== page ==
Wednesday, July 21, 2010

Miscellany: Mulliga's Urban Survival Kit - Part 1


If the tragedies of the new millenium have taught us anything, it's that a modern city is only habitable as long as society is functioning. Imagine if every single store, office, and private residence was closed in your city - how difficult would it be to find food? Tools? Medical supplies? To the residents of New York City, New Orleans, Port-au-Prince, and plenty of other cities around the world, these are not hypothetical questions:

If disaster strikes your city, and you want to be a rescuer and not someone who needs rescuing, you'll need to be prepared. Part of that preparation comes from learning practical lifesaving skills like CPR and first aid (it's easy and free to learn via YouTube, your local library, and community classes).

This series of blog posts will address the other part of emergency preparedness: the supplies that you'll want to have handy in case the rule of law breaks down and you need to evacuate an urban area. Some people call it a "bug-out bag," but I call mine "Mulliga's Urban Survival Kit" for two reasons: one, I was inspired by this series of vids from prominent YouTuber Nutnfancy, and two, it actually spells something ("M.U.S.K.").

Some initial thoughts: your situation, requirements, and personal taste will dictate what goes into your urban survival kit. This is just how I have mine set up - hopefully I can discuss some of the considerations and thought that went into each item, and what items could be subbed out or improved upon. Also, I don't have SAS training like Bear Grylls or extensive wilderness experience like Les Stroud...but then again, I figure most people don't.


The "bag" in a "bug-out bag" ultimately defines what kind of capabilities you will have. It's impossible (and foolhardy) to prepare for every scenario, at least if you want a kit that you can actually carry, but at the same time, you're going to be hard-pressed fitting everything you need into an Altoids tin.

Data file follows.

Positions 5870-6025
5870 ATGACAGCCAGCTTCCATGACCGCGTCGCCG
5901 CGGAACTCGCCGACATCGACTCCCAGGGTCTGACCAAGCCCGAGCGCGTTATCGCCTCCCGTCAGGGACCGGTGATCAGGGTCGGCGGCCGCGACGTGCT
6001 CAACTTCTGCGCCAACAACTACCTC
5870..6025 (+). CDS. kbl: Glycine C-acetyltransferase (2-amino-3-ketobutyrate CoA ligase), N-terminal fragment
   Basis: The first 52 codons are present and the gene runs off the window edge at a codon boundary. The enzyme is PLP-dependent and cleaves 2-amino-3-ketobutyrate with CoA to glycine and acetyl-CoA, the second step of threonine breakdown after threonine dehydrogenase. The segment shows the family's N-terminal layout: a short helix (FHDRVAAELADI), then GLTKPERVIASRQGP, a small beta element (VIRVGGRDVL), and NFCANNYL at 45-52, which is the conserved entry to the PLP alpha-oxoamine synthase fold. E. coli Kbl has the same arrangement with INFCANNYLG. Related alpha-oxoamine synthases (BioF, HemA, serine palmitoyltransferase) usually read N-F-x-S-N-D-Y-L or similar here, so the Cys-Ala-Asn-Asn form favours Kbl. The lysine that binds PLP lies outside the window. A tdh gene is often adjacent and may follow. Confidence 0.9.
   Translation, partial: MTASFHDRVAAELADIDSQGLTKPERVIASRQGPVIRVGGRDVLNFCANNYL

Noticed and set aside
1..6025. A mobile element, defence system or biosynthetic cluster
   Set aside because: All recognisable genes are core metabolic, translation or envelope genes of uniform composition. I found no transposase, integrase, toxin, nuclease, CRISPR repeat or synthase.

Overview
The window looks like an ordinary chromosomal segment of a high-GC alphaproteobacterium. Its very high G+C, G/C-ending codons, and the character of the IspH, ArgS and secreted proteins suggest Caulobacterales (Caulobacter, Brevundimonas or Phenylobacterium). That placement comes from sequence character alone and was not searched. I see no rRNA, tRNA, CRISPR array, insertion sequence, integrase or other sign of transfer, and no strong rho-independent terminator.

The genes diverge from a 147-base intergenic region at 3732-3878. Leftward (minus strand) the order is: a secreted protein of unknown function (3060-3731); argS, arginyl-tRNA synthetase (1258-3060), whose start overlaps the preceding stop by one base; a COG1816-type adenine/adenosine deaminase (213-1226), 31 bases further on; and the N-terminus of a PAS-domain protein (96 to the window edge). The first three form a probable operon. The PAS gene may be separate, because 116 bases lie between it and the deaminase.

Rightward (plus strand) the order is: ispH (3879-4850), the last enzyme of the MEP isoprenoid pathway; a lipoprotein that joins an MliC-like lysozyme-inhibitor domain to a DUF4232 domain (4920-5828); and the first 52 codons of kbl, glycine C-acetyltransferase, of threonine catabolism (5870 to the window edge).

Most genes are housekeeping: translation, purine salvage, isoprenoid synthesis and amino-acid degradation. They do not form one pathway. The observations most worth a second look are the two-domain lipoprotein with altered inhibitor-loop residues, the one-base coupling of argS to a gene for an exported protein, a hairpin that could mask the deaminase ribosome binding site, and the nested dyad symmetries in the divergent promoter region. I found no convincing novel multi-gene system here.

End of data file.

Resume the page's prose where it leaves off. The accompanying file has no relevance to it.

My choice of bag was dictated by where I would be going - a lot of air travel (ulgh), a lot of federal buildings and courthouses. A good, full-size backpack would be an awesome way to hold a lot of gear - but it would also be pretty impractical to carry around everywhere.

As such, I decided on making a kit that would readily fit underneath a standard airline seat (about 1500 cubic inches max) - small enough to be considered a "personal item" that you could schlep onto a plane with your full-size roller luggage, but large enough to fit a decent first aid kit, food, water, and tools.

I also wanted something that was MOLLE-compatible. There's nothing quite like the versatility afforded by rows and rows of PALS webbing - you can hang stuff off of it with a carabiner, attach other pouches, or simply slip pens and other similar items directly onto the webbing itself.

Finally, I was on a budget. Sure, a Maxpedition Active Shooter Bag would have been nice, but it's pretty painful dropping $60 on a glorified manpurse. Surely there must be a cheaper way to get in on the PALS fun...


Available exclusively from the good folks over at CountyComm, this bag is a decent value considering what you get. It's not large (12"x8"x4.25" - about 400 cubic inches) but with the judicious addition of modular utility pouches on the front and bottom of the bag, you can expand and customize it fairly easily. The EOD bag is made of some serviceable materials; the snaps in particular feel like they can take a beating.

A good double YKK zipper leads into the only compartment on the bag, with two internal pockets on one side and a large mesh pocket on the other. The compartment also contains dummy cord loops for hanging things. No other internal divider is present, however, so you'll need to throw in your own zippered pouches if you want to keep things organized.

Apparently, the quality control was lacking at whatever Third World factory CountyComm used to produce this bag. The stitching seems rushed and uneven in many places, with lots of loose threads and unfinished edges. It's mostly single-stitched, too, with the poorest stitching reserved for the internal compartments and flaps. Granted, most of these flaws are cosmetic in that they can be cut or burned away with a lighter, but they are noticeable.

Overall, though, the EOD bag provides just enough space and attachment options for a good urban survival kit, especially if space and weight are at a premium.

That does it for Part 1. Part 2 will discuss M.U.S.K.'s most important contents - a first aid kit. We'll also look at an interesting water-resistant option for carrying medications.


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